Vote may have exiled 6 on board at church.


By Tim Townsend, Of the Post-Dispatch, Tuesday, Aug. 16, 2005. 

The board of St. Stanislaus Kostka Church might have been excommunicated after allowing parishioners to vote Sunday on whether to hire their own priest.

St. Louis Archbishop Raymond Burke had warned in a letter recently that the six men would be excommunicated automatically if the vote occurred.

Board member Robert Zabielski said he did not believe he was excommunicated. "We've done nothing to break with the church," he said.

Burke was out of the country Monday and unavailable for comment. Monsignor Vernon E. Gardin, the archdiocese's vicar general, said through a spokesman, "There's nothing we can comment on in terms of the actual status of excommunication."

Charles M. Wilson, a canon lawyer, said after reading the letter he believed that by proceeding with Sunday's vote, the board members have been excommunicated. Wilson is executive director of the Catholic legal support group, the St. Joseph Foundation.

Excommunication is "very rare in the last century," said R. Scott Appleby, professor of history at the University of Notre Dame. "It's always been more about renegade priests. It's the exception rather than the rule in conflicts between bishops and the laity."

Burke removed the parish's priests a year ago in a dispute about who has financial authority over the parish north of downtown. The dispute between Burke and St. Stanislaus dates to a late 19th-century arrangement that originally gave the parish board control of the church property. Over the past 18 months, Burke has demanded that the church conform to the same legal structure as the rest of the diocese's parishes. In July, he permanently moved the official Polish apostolate from St. Stanislaus to St. Agatha parish.

On Sunday, parishioners voted 260 to 76 in favor of the question: "Should the board of directors seek continued religious guidance from clergy who may or may not report to the archdiocese of St. Louis?"

In his letter to the board, Burke warned that the vote would put church members in danger of "breaking their communion with the Roman Catholic church through schism, which is a most grave crime against our holy religion."

Because of the gravity of such a crime, Burke continued, "the person who commits it incurs automatically, that is by the act itself, the penalty of excommunication."

"It's clear that Archbishop Burke considers the vote itself as the schismatic act," Wilson said.

In the letter, Burke said he was so concerned "for the salvation of your soul" that he asked the board to meet with him next week when he returns from World Youth Day in Germany.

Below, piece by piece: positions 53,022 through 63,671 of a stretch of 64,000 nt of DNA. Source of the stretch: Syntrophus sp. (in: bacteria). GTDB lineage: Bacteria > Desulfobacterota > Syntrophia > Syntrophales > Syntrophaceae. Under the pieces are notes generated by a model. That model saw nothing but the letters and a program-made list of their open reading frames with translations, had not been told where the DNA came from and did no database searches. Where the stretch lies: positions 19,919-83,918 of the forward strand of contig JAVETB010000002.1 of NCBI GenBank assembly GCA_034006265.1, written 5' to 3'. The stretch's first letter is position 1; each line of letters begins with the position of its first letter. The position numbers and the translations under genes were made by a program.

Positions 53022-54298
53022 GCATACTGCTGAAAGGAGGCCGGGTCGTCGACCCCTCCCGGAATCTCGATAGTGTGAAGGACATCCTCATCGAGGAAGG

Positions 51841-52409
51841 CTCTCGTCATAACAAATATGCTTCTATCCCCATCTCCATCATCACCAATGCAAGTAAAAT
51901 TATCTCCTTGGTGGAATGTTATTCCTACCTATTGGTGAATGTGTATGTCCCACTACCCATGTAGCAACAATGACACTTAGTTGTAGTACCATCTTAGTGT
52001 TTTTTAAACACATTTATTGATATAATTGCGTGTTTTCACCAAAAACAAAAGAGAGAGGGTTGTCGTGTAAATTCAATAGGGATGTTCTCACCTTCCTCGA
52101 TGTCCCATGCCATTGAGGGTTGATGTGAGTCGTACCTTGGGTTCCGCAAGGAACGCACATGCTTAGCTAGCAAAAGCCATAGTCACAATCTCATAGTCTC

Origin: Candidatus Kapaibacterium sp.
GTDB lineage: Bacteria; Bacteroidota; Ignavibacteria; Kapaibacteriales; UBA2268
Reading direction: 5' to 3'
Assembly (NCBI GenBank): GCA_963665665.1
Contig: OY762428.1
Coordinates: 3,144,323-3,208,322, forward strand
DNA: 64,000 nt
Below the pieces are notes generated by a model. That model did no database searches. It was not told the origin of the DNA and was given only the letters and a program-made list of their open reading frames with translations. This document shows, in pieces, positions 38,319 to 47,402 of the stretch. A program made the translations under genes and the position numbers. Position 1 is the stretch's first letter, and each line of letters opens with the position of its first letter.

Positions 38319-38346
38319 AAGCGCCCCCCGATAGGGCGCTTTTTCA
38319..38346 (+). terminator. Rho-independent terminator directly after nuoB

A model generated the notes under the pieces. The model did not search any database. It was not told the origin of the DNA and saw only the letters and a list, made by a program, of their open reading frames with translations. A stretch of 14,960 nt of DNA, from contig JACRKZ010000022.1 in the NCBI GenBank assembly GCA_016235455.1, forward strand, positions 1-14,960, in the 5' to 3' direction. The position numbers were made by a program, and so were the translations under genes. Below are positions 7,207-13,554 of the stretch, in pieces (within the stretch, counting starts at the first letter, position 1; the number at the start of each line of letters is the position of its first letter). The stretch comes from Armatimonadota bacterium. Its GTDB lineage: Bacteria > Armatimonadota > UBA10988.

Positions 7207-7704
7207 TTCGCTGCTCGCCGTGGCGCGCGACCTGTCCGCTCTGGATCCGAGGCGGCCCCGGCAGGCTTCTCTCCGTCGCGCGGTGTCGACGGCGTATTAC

Zabielski said that the archbishop "did not understand the referendum we were going to vote on."

Indeed, the wording of the ballot question was changed after Burke wrote his letter to the board. Language indicating the prospective St. Stanislaus pastor could be "a married catholic priest, or an ordained catholic priest whose ordination is recognized by Rome, but possibly not in favor with Rome or the Pope at this time," was stripped from the final ballot because of some parishioners' requests, said Zabielski.

Board member William Bialczak said he hoped Burke's offer to meet was about more than just the vote authorizing the search for a priest. "I'm sure he's worried about the vote Sunday, but I hope he's going to be there to negotiate."

There are two ways for an excommunication to be issued, said Sister Sharon E. Euart, president of the Canon Law Society of America. The first, as is the case in Burke's letter to the St. Stanislaus board, is automatic excommunication, known as latae sententiae. The procurement of an abortion, for instance, according to Canon 1398, results in a latae sententiae excommunication, said Euart. The other is when the penalty is inflicted by a bishop in a formal process, called ferendae sententiae.

Though Burke's letter said the excommunication would be automatic, Wilson said canon law requires the archbishop to issue an "official declaration of excommunication."

In February, Burke imposed the lesser canonical penalty of interdict on the six board members. The interdict meant the board members had fallen out of communion with the church and would be denied the sacraments.

The sacraments are the seven liturgical rites - baptism, confirmation, Holy Communion, penance, anointing of the sick, marriage and holy orders (or ordination to ministry) - through which Catholics believe they experience God's grace.

Denial of sacraments is also the main penalty involved in excommunication ("ex" for outside and "communion"), Euart said. Because it is a more serious penalty, it can be more difficult to have repealed.

"Sometimes the Holy See needs to be involved for the penalty to be lifted," Euart said. Local bishops can lift interdict penalties.

Burke has said interdict was used to show the board members their errors in the hope that they would repent. "It's called a medicinal penalty because it's meant to bring people around, to wake them up to what they're doing and the seriousness of it," he said in an interview earlier this year.

None of the St. Stanislaus board - Joseph Rudawski, John Baras, Edward Florek, Stanley Novak, Zabielski or Bialczak - has repented.

Reporter:  Tim Townsend
E-mail: ttownsend@post-dispatch.com
Phone: 314-340-822

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